Texas Chainsaw Massacre: The Beginning
Running Time: 91 minutes
Starring: Jordana Brewster, Diora Baird, Taylor Handley, Matt Bomer, R. Lee Ermey, Andrew Bryniarski, Lee Tergesen
Directed By: Jonathan Liebesman
Rating: 4 out of 10
Four friends must survive a murderous family as they are trapped at their secluded family home.
One of my best friends once said that he doesn’t watch movies of this nature because nothing good can come of it (both mentally and socially speaking.) I disagree with his blanket statement of the horror/gore genre as a whole. However I can’t help but feel his comment is bang on with this movie. The first Texas Chainsaw Massacre film (remake 2003) coupled an okay story with well thought up frights and scares. While of course there is plenty of blood and guts in the first film it still falls in line with the story of a dude killing people with a chainsaw. It also left some of the deaths to the imagination so it wasn't all gore all the time. This film threw all discretion out the window and proceeded to try and disgust the viewer with every form of depraved act imaginable. Texas Chainsaw Massacre: The Beginning is the story of two brothers and their girlfriends as they road trip across the country. The brothers are on their way to serve in Viet Nam when they find themselves at a secluded house in an abandoned town. The house is out of someone’s worst nightmares as it is filled with murderous tenants.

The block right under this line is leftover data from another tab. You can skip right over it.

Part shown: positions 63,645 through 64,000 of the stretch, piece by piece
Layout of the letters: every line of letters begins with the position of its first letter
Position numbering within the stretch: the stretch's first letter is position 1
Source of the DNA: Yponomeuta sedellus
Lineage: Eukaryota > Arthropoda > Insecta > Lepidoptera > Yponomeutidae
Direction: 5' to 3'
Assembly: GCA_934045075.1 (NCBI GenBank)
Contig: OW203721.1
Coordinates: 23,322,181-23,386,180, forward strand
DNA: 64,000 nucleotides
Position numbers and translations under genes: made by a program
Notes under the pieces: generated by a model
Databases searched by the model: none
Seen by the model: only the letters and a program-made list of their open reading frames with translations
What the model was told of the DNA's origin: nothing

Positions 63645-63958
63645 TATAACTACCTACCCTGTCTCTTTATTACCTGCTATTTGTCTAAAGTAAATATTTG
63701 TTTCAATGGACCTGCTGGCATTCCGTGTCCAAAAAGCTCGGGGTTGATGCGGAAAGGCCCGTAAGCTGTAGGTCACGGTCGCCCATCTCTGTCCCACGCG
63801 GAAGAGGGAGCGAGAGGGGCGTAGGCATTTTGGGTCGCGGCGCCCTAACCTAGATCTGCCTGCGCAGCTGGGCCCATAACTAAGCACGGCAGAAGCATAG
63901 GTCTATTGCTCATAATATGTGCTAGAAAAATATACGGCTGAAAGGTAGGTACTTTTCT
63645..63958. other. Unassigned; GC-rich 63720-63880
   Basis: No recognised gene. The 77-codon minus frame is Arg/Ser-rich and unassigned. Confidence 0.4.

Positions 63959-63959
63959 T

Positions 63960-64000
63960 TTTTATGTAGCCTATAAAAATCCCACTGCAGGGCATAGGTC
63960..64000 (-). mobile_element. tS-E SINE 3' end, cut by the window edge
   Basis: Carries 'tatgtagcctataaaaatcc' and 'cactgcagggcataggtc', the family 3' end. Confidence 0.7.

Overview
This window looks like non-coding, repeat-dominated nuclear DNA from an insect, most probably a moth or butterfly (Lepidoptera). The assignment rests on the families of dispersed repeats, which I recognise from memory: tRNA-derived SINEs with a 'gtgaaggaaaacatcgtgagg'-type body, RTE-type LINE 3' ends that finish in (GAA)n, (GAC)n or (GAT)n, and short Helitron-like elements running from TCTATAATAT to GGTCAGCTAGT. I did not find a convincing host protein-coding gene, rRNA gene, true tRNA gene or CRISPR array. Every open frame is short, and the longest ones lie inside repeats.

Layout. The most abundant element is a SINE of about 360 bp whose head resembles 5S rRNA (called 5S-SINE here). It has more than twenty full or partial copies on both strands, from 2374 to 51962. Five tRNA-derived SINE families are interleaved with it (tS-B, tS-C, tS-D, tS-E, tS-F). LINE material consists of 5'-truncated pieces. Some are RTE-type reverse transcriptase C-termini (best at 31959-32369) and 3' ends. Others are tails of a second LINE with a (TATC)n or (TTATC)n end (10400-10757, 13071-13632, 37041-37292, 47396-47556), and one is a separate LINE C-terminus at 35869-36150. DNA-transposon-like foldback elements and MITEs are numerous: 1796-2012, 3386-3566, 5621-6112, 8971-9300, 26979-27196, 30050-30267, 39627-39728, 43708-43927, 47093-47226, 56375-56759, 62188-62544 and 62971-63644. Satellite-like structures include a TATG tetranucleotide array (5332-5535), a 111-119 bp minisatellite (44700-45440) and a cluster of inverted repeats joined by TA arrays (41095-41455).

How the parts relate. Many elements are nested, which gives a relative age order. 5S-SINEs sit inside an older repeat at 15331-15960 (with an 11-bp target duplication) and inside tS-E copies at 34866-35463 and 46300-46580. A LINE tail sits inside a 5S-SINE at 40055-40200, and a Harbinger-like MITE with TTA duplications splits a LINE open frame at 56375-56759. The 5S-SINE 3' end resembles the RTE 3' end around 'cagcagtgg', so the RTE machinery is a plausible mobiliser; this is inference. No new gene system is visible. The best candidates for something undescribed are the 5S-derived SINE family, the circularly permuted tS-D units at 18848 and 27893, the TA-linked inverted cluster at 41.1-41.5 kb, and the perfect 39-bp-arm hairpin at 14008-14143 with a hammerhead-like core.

This film is clearly made for the hardcore fans of this franchise. Did The Texas Chainsaw Massacre really need a prequel? Of course it didn’t and as in true Hollywood fashion this film falls shockingly short of the first for many reasons. Why anyone needs to know how Leatherface was born, How Sheriff Hoyt loses his teeth, How Monty loses his legs, and other such morbid and inane answers are beyond me. If however these questions were bothering you after the first film then they do get addressed. The film starts and it looks very much like the first and even unfolds in very similar ways. The kids are heading cross country in a jeep and wind up at the disturbing looking Hewitt household. Of course the buildup has the usual amount of cheap frights as people pop up out of nowhere and sudden loud noises happen at random intervals. For some reason a group of bikers straight out of the video game Road Rash show up to add to the stupidity of this film. They were incorporated for a larger body count but seamlessly built into this story they are not. The film is already been there and done that so they try to make up for it by shocking and grossing out the viewer instead of trying to scare them.